Providing an Education, not Schools

What is a school?

It is an institution where a child can get an education, learn about the world, be creative, explore their interests, and a lot more. It is not just about going to a place for 8 hours, 5 days a week, passing from one class to another, with no emphasis on learning.

Sadly, that is what a school has become in a lot of places in India. Education is a big word, and not an easy thing to provide. Under the RTE act in the Indian Constitution, the Indian government undertook the extraordinary task of providing education to every child in India. It did this by setting standards for schools to follow that would create the best environment for children to be educated.

But, in this whole process, that only tends to focus on input, one thing is ignored. The most important part of getting an education. Learning. While the RTE specifies how a teacher should be recruited, it doesn’t specify how they should be trained to educate children. While the RTE specifies that children should have playgrounds, it doesn’t specify how the children should be taught to play on those playgrounds if their interests lie in sports more than academics. While it has given us the no detention policy under which no child should be failed until they reach class 8th, it doesn’t specify a way to check if a child actually learnt something from the class he/she passed out of.

It is not a happy sight to see children from 5th grade, 6th grade, and sometimes even 8th grade, struggling with identifying letters. But, that is a common sight when you go to an NGO-run learning center in places like Kadampuri, or bastis next to the Yamuna, or under a flyover. These children are not school dropouts or illiterate. They are all enrolled in government schools and low income private schools. So on paper, all these children are getting an “education”. But are they really? Just because they are in a certain class of a school doesn’t necessarily mean they are learning.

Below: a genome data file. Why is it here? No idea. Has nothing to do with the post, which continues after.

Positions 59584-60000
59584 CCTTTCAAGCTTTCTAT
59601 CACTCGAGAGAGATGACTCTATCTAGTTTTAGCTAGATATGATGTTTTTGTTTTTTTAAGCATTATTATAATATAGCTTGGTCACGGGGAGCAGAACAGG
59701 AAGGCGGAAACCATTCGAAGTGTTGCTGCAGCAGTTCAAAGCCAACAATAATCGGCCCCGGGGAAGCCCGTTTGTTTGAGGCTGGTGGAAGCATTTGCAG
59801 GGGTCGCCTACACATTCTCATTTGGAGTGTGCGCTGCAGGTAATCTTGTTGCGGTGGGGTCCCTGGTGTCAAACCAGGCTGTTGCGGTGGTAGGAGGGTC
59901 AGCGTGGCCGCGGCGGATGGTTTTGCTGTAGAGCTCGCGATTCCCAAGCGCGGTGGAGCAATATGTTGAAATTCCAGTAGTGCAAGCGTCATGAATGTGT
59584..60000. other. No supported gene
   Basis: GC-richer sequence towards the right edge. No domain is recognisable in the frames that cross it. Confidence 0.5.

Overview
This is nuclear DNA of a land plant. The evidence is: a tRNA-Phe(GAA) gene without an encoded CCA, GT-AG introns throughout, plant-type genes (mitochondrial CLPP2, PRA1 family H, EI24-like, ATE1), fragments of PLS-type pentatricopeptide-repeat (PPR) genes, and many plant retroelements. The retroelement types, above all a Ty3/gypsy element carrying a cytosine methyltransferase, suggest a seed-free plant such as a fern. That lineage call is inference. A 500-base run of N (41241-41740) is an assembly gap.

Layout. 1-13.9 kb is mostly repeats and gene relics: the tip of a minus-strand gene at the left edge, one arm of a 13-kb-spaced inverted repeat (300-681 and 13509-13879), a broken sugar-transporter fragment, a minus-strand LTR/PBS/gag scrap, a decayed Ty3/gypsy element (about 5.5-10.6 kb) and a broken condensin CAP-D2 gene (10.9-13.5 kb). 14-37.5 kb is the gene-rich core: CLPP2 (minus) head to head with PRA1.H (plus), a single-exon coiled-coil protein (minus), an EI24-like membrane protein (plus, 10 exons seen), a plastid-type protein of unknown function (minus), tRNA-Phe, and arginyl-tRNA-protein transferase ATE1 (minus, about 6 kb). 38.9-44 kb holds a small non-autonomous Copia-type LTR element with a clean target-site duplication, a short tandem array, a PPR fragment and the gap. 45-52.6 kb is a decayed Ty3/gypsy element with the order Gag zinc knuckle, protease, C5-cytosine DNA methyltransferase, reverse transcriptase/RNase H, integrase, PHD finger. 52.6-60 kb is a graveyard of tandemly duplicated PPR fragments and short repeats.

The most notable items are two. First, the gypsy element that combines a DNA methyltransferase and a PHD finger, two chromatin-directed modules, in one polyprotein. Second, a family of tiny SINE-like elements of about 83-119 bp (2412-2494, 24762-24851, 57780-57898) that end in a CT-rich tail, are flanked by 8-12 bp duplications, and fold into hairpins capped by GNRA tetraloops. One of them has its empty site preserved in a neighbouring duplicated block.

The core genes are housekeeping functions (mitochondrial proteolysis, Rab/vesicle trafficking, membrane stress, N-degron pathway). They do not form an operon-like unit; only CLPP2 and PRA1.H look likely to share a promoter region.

Now, there can be many reasons for this if one starts looking. Unmotivated or overburdened teachers, no accountability of teachers or the principal for the learning outcomes of the children, uninvolved parents, lack of attention on the child due to big class sizes, and many more.

In this lack of good quality education and a bleak future of the children, these learning centres have emerged. A learning centres is an alternative as well as an additional learning space for children. They can provide different things to different children. For some, they are their only place of learning, for some it is a place where the teachers start teaching them from the basics and strives to make that strong first because teaching them according to the class they should be in. A lot of learning centres provide children with extra curricular classes like graphic designing, dance, music and is a platform for the child to deviate from the set-in-stone curriculum and explore their interests. For some children, it is an extra help they get without paying the huge sums of money to private tution centres. A lot of these learning centres have potential to function as actual schools, but might never get recognition due to a lack of infrastructure or get lost in the paperwork.

The RTE might have successfully provided the children with a school (debatable), but it has failed to ensure if the children are actually getting an education in these schools. A learning centre, though it might not be a school, but is a beautiful example of the civil society stepping up to provide its children with an education, their fundamental right.

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